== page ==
To Pic or to Stick, that is the question.

Here is the latest review to pop on iTunes for the Being in Voice warmup app:

Fantastic, well explained, fun to use ★★★★ by superhevs – Version 1.03 – Jul 27, 2013

My partner and I went through the mini vocal warm up together while making breakfast. It certainly relaxed us both, noticeably improved our voices and made us laugh. If there is one thing I would suggest to improve the app, it would be visual references. Having an illustration or photo to check against as you complete the exercises would be helpful especially if the user is new to these sort of exercises.The Capital Yoga apps I feel have achieved this well and maybe a useful reference.

I love it when I get suggestions from people who have used the app.  Version 1 inspired one of its users to suggest I should include a “How to use this app” page, so I did.  I also added an extra, bonus warmup, the Humming Warmup, which is one of my all time favourites.  I learnt it at a workshop in Scotland in 1990, from a Hungarian theatre director whose name escapes me now, but in the best Eastern European tradition, he was deeply committed to the all-in-one approach to actor training and preparation for performance.

Capital Yoga app image

Capital Yoga app image

As for including some visual references, I can see how these would be useful for the Stand Easy and Breathe Easy sections. I looked at the Capital Yoga apps suggested in the review, and their visuals are indeed very clear and helpful.

This is not something I could organise at short notice, but I could very quickly and easily produce  some stick figure images, such as these below, demonstrating the stretches that I include in my Mega Full-On Warmup (not yet in the app!)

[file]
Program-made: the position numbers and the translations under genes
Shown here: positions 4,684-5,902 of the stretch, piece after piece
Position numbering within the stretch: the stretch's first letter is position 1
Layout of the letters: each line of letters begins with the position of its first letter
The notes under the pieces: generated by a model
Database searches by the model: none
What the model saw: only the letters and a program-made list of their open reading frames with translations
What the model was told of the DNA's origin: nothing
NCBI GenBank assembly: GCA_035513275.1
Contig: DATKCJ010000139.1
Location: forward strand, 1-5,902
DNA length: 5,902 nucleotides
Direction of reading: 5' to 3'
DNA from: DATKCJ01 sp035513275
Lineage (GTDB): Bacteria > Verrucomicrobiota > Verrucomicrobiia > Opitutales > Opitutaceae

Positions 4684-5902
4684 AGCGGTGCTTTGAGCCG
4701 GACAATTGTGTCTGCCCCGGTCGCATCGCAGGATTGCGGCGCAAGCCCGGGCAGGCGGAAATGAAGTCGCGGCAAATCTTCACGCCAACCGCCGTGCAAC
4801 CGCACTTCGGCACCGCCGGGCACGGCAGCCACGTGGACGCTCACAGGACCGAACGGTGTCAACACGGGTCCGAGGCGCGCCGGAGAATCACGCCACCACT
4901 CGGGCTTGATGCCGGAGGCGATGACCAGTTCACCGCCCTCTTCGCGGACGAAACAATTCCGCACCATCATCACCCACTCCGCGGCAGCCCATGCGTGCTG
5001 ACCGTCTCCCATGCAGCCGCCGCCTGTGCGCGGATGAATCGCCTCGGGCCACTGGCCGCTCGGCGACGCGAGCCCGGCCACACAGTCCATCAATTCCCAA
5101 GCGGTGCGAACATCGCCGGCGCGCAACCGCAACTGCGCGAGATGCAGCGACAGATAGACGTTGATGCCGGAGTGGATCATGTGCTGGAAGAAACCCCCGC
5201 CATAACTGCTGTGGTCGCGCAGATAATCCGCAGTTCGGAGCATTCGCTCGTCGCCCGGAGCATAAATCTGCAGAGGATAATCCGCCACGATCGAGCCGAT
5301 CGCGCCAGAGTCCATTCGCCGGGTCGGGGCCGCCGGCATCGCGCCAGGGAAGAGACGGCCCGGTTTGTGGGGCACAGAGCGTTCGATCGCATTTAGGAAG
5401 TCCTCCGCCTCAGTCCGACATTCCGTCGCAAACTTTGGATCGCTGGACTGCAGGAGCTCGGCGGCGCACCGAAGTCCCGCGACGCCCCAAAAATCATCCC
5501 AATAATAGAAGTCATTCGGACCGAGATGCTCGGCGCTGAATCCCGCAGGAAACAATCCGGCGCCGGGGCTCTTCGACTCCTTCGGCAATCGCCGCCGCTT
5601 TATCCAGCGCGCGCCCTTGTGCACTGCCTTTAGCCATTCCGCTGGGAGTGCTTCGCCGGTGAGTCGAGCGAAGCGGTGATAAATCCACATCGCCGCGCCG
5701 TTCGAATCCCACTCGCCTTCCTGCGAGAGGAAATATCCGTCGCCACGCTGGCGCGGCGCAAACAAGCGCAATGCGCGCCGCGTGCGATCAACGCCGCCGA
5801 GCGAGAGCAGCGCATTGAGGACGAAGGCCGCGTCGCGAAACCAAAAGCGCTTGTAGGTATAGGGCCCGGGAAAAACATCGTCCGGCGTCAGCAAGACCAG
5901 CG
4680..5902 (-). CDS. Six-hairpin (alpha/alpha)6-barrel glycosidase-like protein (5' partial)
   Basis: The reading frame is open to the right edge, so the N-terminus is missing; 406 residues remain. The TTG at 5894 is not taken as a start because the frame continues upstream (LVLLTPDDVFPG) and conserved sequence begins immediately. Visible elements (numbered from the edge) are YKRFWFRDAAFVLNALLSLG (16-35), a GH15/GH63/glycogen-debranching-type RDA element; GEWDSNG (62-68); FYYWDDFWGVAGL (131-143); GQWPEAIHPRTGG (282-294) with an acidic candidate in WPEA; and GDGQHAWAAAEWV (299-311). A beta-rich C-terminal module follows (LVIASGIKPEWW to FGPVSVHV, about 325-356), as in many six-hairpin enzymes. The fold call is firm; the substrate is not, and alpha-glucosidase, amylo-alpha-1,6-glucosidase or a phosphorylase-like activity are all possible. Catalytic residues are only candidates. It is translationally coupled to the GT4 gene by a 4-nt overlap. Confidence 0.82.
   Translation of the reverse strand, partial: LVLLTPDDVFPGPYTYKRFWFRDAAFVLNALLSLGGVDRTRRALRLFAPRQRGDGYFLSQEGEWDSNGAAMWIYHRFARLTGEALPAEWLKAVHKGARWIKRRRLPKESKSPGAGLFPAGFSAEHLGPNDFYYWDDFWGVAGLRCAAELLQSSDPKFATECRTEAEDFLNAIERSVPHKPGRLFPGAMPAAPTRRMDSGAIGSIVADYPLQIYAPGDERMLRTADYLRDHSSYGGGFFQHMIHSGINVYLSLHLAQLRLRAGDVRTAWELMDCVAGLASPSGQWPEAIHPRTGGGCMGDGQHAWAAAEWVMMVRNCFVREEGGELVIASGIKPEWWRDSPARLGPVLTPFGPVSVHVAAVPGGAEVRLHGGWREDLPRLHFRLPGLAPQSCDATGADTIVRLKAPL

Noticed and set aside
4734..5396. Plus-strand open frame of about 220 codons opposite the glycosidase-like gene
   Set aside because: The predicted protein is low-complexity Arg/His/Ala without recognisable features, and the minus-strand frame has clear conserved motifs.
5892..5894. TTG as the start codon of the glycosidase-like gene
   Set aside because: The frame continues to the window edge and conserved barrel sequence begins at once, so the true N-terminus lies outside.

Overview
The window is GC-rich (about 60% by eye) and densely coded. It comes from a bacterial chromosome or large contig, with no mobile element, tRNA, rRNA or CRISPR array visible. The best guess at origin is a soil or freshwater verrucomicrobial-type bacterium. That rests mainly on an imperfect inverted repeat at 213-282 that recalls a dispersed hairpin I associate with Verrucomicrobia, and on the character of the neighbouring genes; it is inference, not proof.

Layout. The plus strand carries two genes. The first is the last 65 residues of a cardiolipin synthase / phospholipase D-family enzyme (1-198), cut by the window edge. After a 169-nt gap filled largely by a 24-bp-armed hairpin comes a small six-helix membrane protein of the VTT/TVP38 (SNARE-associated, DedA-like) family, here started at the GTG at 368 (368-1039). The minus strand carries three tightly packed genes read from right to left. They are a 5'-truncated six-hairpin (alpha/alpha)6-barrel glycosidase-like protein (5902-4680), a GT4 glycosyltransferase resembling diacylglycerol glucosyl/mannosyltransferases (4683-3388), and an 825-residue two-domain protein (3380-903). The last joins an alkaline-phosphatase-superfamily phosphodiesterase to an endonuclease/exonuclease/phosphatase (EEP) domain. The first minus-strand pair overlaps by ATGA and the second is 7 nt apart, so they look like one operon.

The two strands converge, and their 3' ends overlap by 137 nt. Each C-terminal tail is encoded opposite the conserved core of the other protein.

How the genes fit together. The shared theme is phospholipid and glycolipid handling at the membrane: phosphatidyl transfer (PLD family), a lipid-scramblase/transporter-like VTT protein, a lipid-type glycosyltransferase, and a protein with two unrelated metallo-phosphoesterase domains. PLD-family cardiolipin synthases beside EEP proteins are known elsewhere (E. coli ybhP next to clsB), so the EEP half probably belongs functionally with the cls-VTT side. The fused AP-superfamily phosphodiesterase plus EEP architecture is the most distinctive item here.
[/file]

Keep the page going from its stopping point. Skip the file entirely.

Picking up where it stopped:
stretchesI can see that the Humming Warmup would also benefit from the inclusions of some visuals, even a video demonstration.  The problem with this is that is makes the App a very large file to download, and I’d rather keep it smaller and easier to work with for the moment, until I can afford to get some whizz-bang developer/designer to figure out how to keep the audio and video files small and easily accessible.  So I am thinking of putting a video demo of the warmup on the website, here, and just adding in a link inside the app.

What do you think?  Stick figures? Or photos? Video in the app? – which would definitely cost more, and make the price go up, or link to video on the website? Give me your thoughts here, in the comments. Let’s work together to make this the coolest, most fun, most do-able warmup app ever.


My Jaw Loves Me – so Why Not Love It Back?

Last week, I suggested that there are 5 things you need to know before you can learn to relax your jaw.

1 – Your jaw is your best friend; 2 – Your jaw will protect you to the death; 3 – Your jaw is a workaholic; 4 – Your jaw will not voluntarily take a holiday; 5 – Your jaw will love you even more when you manage to convince it that you can manage without it from time to time.

Your jaw is your best friend. It has been looking after you with great care all your life.  It has taken responsibility for protecting you from the outside world, and it is very, very good at it.

Watch any newborn baby expressing itself. It doesn’t hold anything back. If it’s hungry, tired, lonely or in pain, its whole body is involved in the story. The belly and the chest expand hugely, its arms and legs flail around, and especially its jaw is wide WIDE open. The baby needs something, it is very vulnerable and has to get help any way it can, so it can survive. This is normal, and necessary.

However…  We are a social species. We have evolved to live in communities, and we simply can’t go around all our lives as individuals letting our emotions out in a full-bodied, full-voiced way. We have to learn how to contain some of our feelings, to express ourselves in more considerate, less violent ways.

01 Iain aged 2 weeks with Grandma Mabel

Iain aged 2 weeks. Notice how easily and naturally his mouth falls open in a relaxed position.